If there’s one thing that reminds me the most of summertime, it’s tuna. At this time of year, I’m all about embracing the season and stuffing our bellies full of local seasonal produce, like squash. However, sometimes you just want a taste of July, right? Sometimes you just desire a little freshness that isn’t so warm and cinnamon-laden, and that’s okay. Freshness, summertime, and the sea. Tuna embodies all of those things.
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Tuna is a great addition to any meal. It can be baked, broiled or grilled. This fish holds up to the flames of even the toughest outdoor grill throughout wintertime. It’s sturdy and holds its shape while being cooked to the perfect temperature, which is debatable. Temperatures between 115 and 120 degrees Fahrenheit are best for ahi tuna, per What’s Cooking America.
If you’re getting your tuna from a reliable source and it’s sushi grade, then there’s no reason you can’t skip the cooking altogether and treat yourself to some maki rolls or sashimi — if you’ve got the knife skills. Otherwise, stick to quality brands of ahi, bluefin, yellowfin, or skipjack tuna. All boast a wonderful flavor that isn’t too fishy, for those who aren’t huge seafood lovers for that very reason. The clean taste that tuna offers makes it one of the most desired fishes of the sea.
When grilling tuna, it’s important to keep in mind that fish can dry out very easily. You’ll want it to be very moist before putting it onto the hot grates of a grill. A grilled tuna marinade is a great idea for this reason. In addition, those grates need to be heavily seasoned or oiled beforehand so that the delicate surface of the tuna won’t stick. If you’re brave enough to chow down on the skin, keep it. It will help to seal both flavor and moisture into the fish that you would lose without it. Keep the heat on medium. It needs to be hot enough to sear the flesh and cook the fish, but low enough that it doesn’t scorch it or burn the skin.
While it might seem like that crisp, crackling skin is the product of a scorched surface, tuna skin is actually much more flavorful and digestible when cooked slowly, allowing the fat under the skin to render perfectly. If you are using a charcoal grill, keep the grates high above the flames and don’t use flavored charcoal bricks. This isn’t chicken. You don’t need to add flavor to tuna this way. You can if you want to, though. However, note that a lemon or citrus flavor would blend best. You don’t want mesquite flavors or earthy woods when it comes to fish.
As previously noted, tuna can be dried out very easily. There are great marinades available online for several varieties of tune. An ahi tuna marinade is particularly enticing during the fall and winter months when our diets are usually full of starches, meats and other overly heavy and carb-loaded meals. For the base of any marinade, oil is necessary. The best oils to use for tuna are olive oil, avocado oil, grapeseed oil, or coconut oil. Keep in mind that coconut oil will add a bit of a tropical flavor to the tuna, too. If you’re going to use a recipe that incorporates similar elements, such as mango or pineapple, then it might work wonderfully. However, if your recipe is more along the lines of tomato bases or saltiness, like adding capers, then you’ll want to stick to something like olive oil that has less flavor.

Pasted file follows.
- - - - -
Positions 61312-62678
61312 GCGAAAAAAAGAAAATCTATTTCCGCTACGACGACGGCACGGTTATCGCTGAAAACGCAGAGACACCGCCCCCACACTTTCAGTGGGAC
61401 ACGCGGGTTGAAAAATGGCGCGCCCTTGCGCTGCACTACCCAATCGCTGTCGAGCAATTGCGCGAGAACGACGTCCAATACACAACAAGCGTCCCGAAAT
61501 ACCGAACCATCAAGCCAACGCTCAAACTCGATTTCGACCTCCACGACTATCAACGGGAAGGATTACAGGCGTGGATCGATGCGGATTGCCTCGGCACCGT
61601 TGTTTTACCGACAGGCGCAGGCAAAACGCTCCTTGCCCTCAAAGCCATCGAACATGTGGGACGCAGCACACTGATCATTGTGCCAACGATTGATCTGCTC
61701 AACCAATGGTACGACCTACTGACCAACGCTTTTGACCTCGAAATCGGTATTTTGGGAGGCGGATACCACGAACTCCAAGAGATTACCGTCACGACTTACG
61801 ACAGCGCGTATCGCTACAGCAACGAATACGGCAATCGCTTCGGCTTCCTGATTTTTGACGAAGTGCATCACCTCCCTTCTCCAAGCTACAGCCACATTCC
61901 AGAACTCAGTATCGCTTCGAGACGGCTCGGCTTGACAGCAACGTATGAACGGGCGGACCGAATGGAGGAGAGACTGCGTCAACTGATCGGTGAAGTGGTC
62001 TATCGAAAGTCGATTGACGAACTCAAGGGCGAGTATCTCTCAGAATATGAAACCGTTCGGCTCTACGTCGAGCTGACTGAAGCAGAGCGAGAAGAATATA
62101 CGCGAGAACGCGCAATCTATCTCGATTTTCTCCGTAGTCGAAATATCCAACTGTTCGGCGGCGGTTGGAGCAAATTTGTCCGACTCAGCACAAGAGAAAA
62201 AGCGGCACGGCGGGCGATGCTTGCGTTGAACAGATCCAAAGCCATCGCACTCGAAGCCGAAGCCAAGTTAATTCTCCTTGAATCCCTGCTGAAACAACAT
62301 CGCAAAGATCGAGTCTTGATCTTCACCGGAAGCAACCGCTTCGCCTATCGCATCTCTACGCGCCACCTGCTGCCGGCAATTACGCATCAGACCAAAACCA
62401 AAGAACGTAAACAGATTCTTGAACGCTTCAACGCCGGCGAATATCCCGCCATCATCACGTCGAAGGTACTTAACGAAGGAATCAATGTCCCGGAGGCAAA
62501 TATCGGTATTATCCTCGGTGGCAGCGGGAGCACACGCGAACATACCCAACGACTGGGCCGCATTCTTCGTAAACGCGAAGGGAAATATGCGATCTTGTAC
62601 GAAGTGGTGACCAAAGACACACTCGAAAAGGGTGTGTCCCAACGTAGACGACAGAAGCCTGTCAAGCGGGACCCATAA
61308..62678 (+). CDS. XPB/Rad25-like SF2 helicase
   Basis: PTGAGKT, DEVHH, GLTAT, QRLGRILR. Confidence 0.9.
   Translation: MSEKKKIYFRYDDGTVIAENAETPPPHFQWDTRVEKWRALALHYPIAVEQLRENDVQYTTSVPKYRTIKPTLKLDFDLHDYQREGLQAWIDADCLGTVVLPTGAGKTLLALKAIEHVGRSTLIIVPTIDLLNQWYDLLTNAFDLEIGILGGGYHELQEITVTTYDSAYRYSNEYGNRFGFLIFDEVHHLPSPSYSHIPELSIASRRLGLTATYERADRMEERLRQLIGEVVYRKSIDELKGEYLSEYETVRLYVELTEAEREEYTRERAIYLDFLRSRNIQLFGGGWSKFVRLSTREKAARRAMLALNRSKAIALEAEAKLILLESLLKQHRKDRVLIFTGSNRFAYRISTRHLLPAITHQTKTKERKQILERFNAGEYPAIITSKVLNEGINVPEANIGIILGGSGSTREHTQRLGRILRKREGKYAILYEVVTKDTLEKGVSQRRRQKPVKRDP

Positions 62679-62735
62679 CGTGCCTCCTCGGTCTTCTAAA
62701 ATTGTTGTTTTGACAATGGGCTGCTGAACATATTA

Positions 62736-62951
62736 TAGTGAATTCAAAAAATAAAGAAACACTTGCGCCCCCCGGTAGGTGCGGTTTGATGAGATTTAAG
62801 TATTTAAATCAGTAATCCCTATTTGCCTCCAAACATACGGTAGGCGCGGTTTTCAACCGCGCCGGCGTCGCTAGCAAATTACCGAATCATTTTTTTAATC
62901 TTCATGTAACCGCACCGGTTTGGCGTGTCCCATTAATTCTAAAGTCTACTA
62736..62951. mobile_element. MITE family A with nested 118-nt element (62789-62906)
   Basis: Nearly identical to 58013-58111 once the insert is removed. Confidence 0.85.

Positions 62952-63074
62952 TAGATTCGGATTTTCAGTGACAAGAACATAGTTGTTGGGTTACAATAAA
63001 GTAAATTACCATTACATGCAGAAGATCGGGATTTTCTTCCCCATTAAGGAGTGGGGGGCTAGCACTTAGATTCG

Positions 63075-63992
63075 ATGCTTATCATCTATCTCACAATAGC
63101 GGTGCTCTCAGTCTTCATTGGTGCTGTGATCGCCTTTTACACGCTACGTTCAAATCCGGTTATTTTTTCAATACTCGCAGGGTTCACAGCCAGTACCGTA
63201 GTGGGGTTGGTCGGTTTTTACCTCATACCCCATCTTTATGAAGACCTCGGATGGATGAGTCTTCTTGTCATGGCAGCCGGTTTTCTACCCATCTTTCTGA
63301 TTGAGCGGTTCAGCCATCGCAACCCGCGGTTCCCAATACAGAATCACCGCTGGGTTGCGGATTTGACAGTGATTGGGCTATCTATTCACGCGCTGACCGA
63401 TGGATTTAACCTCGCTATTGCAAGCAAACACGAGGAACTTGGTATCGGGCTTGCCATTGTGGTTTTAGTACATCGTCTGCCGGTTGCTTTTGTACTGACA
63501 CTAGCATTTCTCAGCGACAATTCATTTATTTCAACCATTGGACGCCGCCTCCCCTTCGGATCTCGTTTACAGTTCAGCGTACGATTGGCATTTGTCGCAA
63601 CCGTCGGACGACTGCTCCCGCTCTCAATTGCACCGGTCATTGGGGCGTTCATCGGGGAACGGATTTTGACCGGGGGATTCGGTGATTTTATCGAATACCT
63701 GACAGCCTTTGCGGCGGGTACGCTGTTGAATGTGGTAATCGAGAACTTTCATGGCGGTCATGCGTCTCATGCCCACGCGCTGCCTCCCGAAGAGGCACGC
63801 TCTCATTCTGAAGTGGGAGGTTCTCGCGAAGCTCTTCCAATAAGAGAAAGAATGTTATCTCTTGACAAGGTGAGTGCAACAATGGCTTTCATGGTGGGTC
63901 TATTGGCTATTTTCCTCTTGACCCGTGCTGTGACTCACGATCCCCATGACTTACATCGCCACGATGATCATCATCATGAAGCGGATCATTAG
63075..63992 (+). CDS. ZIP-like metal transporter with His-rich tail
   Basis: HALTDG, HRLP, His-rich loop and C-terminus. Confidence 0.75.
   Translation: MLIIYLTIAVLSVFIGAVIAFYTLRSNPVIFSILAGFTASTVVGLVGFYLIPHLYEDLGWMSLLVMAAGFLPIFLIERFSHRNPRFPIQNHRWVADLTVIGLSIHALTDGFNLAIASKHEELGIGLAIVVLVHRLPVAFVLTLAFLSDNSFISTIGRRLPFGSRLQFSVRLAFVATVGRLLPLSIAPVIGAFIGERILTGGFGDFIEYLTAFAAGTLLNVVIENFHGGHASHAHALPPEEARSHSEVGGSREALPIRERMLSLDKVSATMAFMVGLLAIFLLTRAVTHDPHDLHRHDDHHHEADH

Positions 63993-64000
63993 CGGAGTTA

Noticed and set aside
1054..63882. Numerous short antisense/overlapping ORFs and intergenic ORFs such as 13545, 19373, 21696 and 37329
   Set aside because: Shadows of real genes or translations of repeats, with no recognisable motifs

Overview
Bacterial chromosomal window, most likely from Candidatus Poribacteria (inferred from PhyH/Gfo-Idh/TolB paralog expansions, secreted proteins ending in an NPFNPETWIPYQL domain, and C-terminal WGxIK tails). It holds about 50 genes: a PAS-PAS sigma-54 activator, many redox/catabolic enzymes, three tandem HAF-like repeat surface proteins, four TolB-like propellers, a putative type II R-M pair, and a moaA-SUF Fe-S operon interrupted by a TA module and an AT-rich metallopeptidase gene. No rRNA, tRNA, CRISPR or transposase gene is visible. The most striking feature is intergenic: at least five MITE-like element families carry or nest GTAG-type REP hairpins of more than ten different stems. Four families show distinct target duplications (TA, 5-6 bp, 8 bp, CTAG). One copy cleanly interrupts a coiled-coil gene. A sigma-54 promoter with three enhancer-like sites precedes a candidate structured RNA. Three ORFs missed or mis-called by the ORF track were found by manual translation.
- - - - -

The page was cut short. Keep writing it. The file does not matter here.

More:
Try This Out
For a taste of summer that is still easy to pull off in colder months, stick with recipes that don’t involve produce that is out of season. Does that mean you need to cook your tuna with a side of pumpkin? No. There are many year-round options that compliment tuna very well. This recipe from Tyler Florence of the Food Network is a great example.
Pan-Seared Tuna with Avocado, Soy, Ginger and Lime
- A few hefty bunches of cilantro, chopped
- Two small jalapenos, thinly sliced
- 4 tsp. fresh grated ginger
- 4 cloves of garlic, grated
- The juice of 8 limes
- ½ cup of soy sauce
- 1/8 cup sugar
- Sea salt and freshly cracked pepper, to taste
- 2 cups olive oil
- 4 blocks of sushi grade tuna (6 oz. each)
- 4 ripe avocados
Tips: Ginger is great to keep on hand year-round to give those hearty, heavy dishes a little kick. It can be purchased at the peak of freshness and stored in the freezer all year long. If you’re trying to veer toward staying healthier and avoiding soy — which is mostly derived from GMO crops in America now, per the WHO — you can opt for coconut aminos instead of soy sauce. Remember, a ripe avocado is light yellow to dark green in hue inside, and dark green to brown on the outside, and it will slightly give way to pressure on the skin. A brighter green exterior that is firm means it’s not ripe yet. You can help to speed this ripening process by placing your avocados in a brown paper bag on your kitchen counter for a day or two.
First, you’ll want to mix the cilantro, jalapenos, ginger, garlic, lime juice, soy sauce or coconut aminos, sugar, salt, pepper, and half (1/4 cup) of the olive oil in a bowl. Make sure the sugar is dissolved and everything is well blended. Using a skillet placed over medium-high heat, pour 2 tbsp. of olive oil into it for each tuna steak you cook. Use salt and pepper liberally to season the tuna steaks.
Lay the steaks in the hot oil. Give it a good minute on the first side to form a crisp surface, then flip and do the same on the other side. Then pour half of the marinade mixture onto the tuna, coating the fish. Spoon additional mixture from the pan onto the fish. Now it’s time to plate! Allow the fish to rest for five minutes. Then serve with the sliced avocado and remaining cilantro mixture. While the original allows for one serving, you’ll find our version of it suits a family of four. Enjoy!